PJ Library Teaches Judaism To All Ages

Photo by CHRIS HUMPHREYS | The Voice-Tribune. Becky, Molly, Robert and Michael Swansburg, an interfaith family.

Photo by CHRIS HUMPHREYS | The Voice-Tribune. Becky, Molly, Robert and Michael Swansburg, an interfaith family.

By JENNIFER TUVLIN
Your Voice Contributer

Autumn brings changing leaves, football games, and for Louisville’s Jewish community, Rosh Hashanah, the Jewish New Year.  This year Rosh Hashanah falls on Sept. 25 and 26.  For Jews, it marks the anniversary of the creation of the world. Many families will mark this holy day by attending synagogue and having a festive meal shared with extended family and friends. For children, highlights include hearing the shofar, a ram’s horn, blown like a brass musical instrument at synagogue and eating apples and honey to symbolize a sweet new year.

Since 2008, Louisville’s Jewish children have also been able to learn about Rosh Hashanah snuggled up with their parents, reading a new book. That is because close to 300 children in Louisville are receiving a free book or CD every month from the PJ Library. PJ Library is a Jewish family engagement program and is open to anyone in Louisville who is raising Jewish children. Every month, PJ Library mails books directly to enrolled children on topics including Jewish holidays, Israel, camp, respecting others and good values.

Receiving books at home allows families to incorporate Jewish stories and values into something they already do: read books with their children. While written and sent to children, PJ Library books have also helped educate many parents about Judaism.  Over 50 percent of Jewish families are now comprised of interfaith couples. For these families, the books don’t just educate the children; rather, they help the entire family celebrate and learn about holidays.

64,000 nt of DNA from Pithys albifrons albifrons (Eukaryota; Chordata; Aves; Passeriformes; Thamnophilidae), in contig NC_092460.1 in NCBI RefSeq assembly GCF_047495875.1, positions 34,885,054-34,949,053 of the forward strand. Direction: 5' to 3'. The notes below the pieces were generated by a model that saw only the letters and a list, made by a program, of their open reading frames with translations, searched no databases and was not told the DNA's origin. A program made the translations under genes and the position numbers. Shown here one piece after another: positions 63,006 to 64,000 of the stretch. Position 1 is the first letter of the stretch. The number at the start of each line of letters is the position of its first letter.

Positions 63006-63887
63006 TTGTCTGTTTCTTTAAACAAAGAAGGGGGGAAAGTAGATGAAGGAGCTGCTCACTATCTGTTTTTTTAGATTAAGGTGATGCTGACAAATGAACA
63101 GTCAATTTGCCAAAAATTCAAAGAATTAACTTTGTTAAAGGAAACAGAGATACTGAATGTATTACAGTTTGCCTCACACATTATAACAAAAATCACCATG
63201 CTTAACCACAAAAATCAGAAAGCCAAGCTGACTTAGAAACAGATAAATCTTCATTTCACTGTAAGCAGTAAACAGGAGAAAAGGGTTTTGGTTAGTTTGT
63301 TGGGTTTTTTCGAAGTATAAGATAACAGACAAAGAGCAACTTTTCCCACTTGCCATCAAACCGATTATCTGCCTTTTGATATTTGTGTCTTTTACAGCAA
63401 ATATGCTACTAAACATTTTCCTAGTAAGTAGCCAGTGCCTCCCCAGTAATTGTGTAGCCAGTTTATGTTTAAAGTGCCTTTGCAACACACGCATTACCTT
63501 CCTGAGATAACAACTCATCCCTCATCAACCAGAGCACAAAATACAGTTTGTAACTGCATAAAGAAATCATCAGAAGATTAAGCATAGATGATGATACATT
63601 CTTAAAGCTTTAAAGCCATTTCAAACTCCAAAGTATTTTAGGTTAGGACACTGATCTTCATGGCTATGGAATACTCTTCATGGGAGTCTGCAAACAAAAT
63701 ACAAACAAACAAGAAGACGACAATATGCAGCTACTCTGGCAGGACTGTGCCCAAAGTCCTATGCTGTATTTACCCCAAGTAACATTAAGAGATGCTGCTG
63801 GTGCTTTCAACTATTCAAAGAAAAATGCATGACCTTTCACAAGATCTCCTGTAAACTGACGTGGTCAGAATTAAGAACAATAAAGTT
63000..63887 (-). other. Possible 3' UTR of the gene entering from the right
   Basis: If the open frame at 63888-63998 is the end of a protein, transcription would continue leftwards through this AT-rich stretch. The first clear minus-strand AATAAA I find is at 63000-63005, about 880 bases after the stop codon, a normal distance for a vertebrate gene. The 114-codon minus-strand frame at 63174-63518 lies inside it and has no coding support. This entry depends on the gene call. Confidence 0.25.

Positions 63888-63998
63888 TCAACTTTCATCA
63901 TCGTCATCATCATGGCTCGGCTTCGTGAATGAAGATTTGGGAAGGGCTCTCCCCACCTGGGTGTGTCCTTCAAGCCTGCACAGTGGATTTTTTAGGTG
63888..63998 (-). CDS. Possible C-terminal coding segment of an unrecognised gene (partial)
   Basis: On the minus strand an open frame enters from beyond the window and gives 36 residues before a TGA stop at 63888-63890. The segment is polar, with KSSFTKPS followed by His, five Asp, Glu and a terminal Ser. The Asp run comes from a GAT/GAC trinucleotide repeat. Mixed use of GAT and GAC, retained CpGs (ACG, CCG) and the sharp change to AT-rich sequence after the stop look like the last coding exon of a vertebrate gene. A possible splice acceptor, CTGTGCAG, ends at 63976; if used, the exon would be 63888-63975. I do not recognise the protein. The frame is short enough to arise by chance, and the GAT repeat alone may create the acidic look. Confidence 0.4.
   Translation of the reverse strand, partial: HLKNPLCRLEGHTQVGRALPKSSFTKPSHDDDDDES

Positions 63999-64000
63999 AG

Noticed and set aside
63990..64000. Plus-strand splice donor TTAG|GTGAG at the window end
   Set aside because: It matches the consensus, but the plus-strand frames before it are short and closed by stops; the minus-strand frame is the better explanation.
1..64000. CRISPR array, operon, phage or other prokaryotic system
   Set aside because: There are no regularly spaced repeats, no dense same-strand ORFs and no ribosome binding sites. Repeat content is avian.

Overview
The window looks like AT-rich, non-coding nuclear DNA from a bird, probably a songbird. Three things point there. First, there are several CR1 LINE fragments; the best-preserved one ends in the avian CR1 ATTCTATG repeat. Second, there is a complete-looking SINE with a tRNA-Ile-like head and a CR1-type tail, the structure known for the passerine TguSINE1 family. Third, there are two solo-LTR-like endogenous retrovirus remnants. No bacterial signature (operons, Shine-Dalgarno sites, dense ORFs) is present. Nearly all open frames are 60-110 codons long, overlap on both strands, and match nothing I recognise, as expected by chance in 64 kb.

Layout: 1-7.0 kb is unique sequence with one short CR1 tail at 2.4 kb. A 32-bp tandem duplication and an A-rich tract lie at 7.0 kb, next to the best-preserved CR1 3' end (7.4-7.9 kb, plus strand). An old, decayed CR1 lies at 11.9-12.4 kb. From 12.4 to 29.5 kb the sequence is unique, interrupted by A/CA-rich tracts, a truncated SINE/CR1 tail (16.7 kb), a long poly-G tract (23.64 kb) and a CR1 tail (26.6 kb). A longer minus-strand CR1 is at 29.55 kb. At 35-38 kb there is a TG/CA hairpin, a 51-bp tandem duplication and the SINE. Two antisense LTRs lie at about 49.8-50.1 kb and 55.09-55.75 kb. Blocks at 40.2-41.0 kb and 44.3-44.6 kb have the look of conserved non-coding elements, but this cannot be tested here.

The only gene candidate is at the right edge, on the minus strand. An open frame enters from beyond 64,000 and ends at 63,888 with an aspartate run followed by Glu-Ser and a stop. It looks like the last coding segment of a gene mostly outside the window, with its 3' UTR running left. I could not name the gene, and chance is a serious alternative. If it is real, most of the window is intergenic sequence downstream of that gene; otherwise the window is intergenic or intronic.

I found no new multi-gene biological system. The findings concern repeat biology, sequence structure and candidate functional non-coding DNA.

“I’m honestly learning along with the kids,” said Michael Swansburg, a Methodist whose wife, Becky, is Jewish. The couple is raising their 3-year-old twins in the Jewish faith, and the PJ Library books have introduced Michael to Jewish customs and prayers as well.

“As a Jew, it seems natural to know about the Christian religion,” Becky said.  “When I go to Easter or Christmas services with Mike, I have a pretty good idea what those holidays are about. But it’s not the same coming to Judaism. There’s a steep learning curve for someone who hasn’t grown up in our faith.”

The Swansburgs make a point of reading each PJ Library book as a family. And the discussions they have around the books help everyone learn something new, especially when it comes to the Jewish High Holidays.

On Rosh Hashanah, it’s Jewish tradition to dip apples in honey to represent a wish for a sweet new year.

“I’ve read about that tradition in a PJ Library book night after night with my kids,” Michael said. “So when Rosh Hashanah comes around, I don’t feel out of place sitting at the table. I know what that custom means.”

For me, as both the local PJ Library director and a mom, the books remind me of ways to bring some of the nuances of Judaism into my home.

Our routine for Rosh Hashanah has become a well-oiled machine. We attend synagogue, have elaborate dinners with extended family and friends, and pretty much even eat the same foods every year. I took for granted that my children would learn about the Jewish holidays and being a Jewish person from our activities and Hebrew School, but I realized I had to do more, and PJ Library books help.

One of my favorite PJ Library books is “The Hardest Word,” a book sent one year to my son for Yom Kippur, the Jewish Day of Atonement and the second of the Jewish High Holidays. It was all about learning to say “I’m sorry.” These are the types of lessons from the holidays that I can sometimes overlook when focused on preparing dinner for 25 people, and I love that a book my son received reminds me to reinforce them to my children.

Registration for PJ Library books is always open.  Families can contact Tuvlin at the Jewish Community Center by calling 502.238.2719 or register online at pjlibrary.org. The books are paid for by the Louisville JCC with grants from the Jewish Heritage Fund for Excellence and the Harold Grinspoon Foundation.